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How To Avoid Bankruptcy

While some people view filing for bankruptcy as the quickest way to get out of debt and start anew, the process is not nearly as smooth and hassle-free as you might think.

While some people view filing for bankruptcy as the quickest way to get out of debt and start anew, the process is not nearly as smooth and hassle-free as you might think. Though some of your debts will be discharged, the incident will appear in your credit report for at least the next seven years, making it harder for you to get credit approval in the near future. Moreover, you will still have to make ongoing payments to some creditors and attend mandatory credit counseling and financial-management education.

Some people may argue that your credit rating is already poor because you’ve been struggling with debt prior to filing for bankruptcy. Sometimes it is the best way forward, for instance after the sudden loss of a big client or facing an unexpected medical bill.

Often times, bankruptcy is the result of unfortunate financial decisions that force you into debt. Fortunately, you can avoid bankruptcy by:

1. Reducing Your Expenditure:
First, determine how you spend your money. Create a budget to identify your monthly costs and spending habits. Reduce or eliminate some items accordingly. For instance, you can cut up your credit cards, switch to a smaller economical car, move to a less expensive neighborhood, sell your boat, choose cheaper vacation holidays, and so on.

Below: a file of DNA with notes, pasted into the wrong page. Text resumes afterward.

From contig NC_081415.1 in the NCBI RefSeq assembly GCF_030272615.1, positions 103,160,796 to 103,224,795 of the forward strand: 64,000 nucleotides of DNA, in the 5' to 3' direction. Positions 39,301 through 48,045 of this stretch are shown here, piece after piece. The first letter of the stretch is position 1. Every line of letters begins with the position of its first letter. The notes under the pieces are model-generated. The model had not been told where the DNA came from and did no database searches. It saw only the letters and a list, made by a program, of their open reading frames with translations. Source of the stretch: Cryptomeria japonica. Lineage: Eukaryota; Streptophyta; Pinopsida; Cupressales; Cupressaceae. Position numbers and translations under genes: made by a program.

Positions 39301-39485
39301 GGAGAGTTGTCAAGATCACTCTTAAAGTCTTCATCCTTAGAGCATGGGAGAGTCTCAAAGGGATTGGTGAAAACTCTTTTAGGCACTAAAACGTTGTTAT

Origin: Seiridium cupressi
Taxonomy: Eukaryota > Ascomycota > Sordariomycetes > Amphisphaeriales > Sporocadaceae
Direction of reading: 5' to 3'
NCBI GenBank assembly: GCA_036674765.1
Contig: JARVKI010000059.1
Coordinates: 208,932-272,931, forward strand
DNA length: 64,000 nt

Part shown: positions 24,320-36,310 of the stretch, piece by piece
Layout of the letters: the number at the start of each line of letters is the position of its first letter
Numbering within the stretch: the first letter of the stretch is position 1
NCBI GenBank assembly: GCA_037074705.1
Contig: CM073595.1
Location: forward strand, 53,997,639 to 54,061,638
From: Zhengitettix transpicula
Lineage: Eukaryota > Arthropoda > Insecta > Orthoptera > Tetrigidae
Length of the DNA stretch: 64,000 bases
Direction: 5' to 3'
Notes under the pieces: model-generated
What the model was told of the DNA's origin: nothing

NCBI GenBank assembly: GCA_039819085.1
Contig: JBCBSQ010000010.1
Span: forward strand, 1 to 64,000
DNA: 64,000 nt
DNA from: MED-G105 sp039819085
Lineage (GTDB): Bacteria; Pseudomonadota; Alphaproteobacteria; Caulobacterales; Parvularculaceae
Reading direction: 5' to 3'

2. Selling Some Of Your Assets To Pay Debts:
Even if you file for bankruptcy, you will still have to pay off the debts that are not discharged. Re-examine your business and identify any expenses that you can reduce or afford to eliminate. From there, you can divert those funds to repaying your debts. You could also liquidate some of your surplus inventory or business assets and use the money to pay off creditors.

3. Negotiating With Your Creditors:
If you owe suppliers and other creditors a large sum of money, they will not be able to receive what they’re owed if you file for bankruptcy. Consider informing your creditors about your financial difficulties. If you show your willingness to continue making the payments, they may reduce the interest rate, lower your monthly payments, or do both to help ease your burden and increase the likelihood of clearing payments that are outstanding.

In fact, many financial institutions have hardship programs to help struggling debtors get out of tough situations without filing for bankruptcy.

4. Credit Counseling:
If negotiations with your creditors are not successful, you should seek professional help. A consumer credit counselor has a wealth of experience dealing with all kinds of creditors and can help you get the interest rate or monthly payments reduced to a manageable level.

Actually, credit counseling is mandatory before filing for bankruptcy. Having a professional examine your budget can help reveal areas where you can save and transfer those funds to debt repayment.

Lastly, you should make every effort to maximize your income. Financial challenges often reduce your quality of life and lower your self-confidence. Find ways to increase your income. It will help you get out of debt faster, avoid borrowing, and allow you to grow your savings.

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